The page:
Researchers Use Fluorescent Carbon Nanotubes for Drug Delivery and Imaging
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By Cameron Chai

Single-walled carbon nanotubes were injected into a mouse by the team to watch the delivery of tubes through the bloodstream to internal organs. When the mouse was subjected to laser light, the nanotubes shone brightly responding to the laser. This image was recorded using a camera adjusted to near-infrared wavelengths of nanotubes. An anticancer drug can be attached to the nanotubes that enable the researchers to view the progression of the drug within the body of the mouse. The major advantage of nanotubes is that they fluoresce in a different range of near-infrared spectrum as compared to most dyes.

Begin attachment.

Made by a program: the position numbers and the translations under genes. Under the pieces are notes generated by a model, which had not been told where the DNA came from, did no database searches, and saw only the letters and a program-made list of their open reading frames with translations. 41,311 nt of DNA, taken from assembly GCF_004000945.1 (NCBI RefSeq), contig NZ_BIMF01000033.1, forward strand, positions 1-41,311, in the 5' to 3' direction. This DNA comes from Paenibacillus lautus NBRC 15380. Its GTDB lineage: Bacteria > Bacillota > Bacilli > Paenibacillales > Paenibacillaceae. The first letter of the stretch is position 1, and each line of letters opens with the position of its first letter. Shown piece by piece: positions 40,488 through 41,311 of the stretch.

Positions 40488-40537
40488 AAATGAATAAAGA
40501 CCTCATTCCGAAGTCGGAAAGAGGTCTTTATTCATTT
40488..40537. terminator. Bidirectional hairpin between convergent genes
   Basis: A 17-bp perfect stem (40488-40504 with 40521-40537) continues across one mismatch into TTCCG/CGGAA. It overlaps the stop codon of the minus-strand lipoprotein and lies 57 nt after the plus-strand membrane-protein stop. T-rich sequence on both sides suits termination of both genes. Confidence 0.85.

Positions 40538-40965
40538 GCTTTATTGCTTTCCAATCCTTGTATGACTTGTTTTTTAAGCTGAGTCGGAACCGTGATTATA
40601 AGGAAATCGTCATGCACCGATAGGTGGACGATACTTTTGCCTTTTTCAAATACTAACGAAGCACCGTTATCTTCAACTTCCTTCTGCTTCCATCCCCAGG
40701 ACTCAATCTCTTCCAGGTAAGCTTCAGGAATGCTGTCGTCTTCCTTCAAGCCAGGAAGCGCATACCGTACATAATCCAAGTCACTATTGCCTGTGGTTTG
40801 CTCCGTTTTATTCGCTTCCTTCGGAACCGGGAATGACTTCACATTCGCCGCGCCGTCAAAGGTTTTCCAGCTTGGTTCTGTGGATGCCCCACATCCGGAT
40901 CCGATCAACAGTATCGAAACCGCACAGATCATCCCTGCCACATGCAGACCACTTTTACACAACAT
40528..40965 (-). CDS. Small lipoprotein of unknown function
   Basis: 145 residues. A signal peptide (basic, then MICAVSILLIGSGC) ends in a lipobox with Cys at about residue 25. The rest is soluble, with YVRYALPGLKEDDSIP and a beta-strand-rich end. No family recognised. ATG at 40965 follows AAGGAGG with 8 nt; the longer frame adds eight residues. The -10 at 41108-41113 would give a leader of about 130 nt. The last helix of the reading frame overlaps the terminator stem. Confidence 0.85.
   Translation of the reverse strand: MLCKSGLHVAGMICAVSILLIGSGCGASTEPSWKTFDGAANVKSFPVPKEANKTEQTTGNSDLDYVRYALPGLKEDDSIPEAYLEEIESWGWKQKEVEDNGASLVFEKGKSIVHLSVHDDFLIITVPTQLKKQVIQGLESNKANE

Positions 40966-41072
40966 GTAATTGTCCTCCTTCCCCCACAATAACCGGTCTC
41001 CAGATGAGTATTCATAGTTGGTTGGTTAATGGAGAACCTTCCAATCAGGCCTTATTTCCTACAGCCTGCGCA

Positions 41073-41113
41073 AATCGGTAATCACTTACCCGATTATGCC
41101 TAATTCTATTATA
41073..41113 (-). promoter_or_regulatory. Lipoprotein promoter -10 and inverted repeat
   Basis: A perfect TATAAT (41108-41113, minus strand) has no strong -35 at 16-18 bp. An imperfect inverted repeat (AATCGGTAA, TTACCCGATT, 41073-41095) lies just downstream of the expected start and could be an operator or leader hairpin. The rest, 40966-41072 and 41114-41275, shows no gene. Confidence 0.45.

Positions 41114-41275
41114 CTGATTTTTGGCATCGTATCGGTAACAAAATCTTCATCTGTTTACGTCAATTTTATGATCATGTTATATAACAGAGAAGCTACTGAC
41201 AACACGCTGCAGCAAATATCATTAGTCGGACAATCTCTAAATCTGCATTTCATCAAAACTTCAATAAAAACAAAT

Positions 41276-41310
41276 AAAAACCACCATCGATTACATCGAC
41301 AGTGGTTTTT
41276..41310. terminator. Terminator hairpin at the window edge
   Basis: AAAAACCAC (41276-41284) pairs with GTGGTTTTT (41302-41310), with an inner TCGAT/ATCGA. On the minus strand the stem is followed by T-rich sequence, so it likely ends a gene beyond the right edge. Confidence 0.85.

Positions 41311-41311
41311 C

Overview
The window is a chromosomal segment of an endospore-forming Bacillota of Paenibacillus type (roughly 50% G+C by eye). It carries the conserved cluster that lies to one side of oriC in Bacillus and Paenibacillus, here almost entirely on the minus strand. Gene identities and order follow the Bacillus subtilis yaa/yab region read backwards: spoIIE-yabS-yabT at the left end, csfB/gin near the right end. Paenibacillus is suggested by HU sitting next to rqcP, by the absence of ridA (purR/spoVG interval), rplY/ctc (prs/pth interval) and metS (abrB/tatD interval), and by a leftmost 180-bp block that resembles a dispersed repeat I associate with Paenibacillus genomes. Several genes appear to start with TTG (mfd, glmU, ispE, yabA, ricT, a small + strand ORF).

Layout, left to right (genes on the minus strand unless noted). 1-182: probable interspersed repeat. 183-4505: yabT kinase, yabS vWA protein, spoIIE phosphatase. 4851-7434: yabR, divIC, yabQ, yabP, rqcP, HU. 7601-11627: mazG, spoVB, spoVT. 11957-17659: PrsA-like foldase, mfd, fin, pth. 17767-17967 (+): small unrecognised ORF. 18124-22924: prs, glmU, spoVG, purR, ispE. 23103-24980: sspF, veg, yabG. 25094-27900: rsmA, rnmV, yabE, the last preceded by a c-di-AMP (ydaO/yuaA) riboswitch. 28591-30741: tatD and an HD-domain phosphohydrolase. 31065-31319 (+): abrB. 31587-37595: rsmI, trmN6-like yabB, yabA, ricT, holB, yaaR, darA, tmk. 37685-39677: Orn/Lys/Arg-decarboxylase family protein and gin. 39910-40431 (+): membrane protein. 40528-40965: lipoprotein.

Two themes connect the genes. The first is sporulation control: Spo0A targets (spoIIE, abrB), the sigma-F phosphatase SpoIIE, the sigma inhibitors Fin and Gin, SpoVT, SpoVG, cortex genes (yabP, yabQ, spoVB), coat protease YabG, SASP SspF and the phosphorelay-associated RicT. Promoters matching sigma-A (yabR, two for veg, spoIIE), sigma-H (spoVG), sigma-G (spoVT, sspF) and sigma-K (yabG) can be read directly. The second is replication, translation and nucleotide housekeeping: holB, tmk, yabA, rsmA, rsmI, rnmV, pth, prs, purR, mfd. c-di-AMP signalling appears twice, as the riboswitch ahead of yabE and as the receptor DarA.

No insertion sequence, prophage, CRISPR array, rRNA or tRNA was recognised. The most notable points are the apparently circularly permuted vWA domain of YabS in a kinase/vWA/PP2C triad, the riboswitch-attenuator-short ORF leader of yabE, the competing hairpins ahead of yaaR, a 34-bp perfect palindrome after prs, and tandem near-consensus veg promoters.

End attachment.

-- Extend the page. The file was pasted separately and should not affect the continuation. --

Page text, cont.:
Any biological tissue naturally shines at wavelengths less than 900 nm, similar to existing biocompatible organic fluorescent dyes. This leads to unwanted background lighting which causes image smearing when dyes are injected. But, the nanotubes shine at wavelengths ranging between 1,000 and 1,400 nm Â. At these wavelengths there is negligible natural tis…………… continues on
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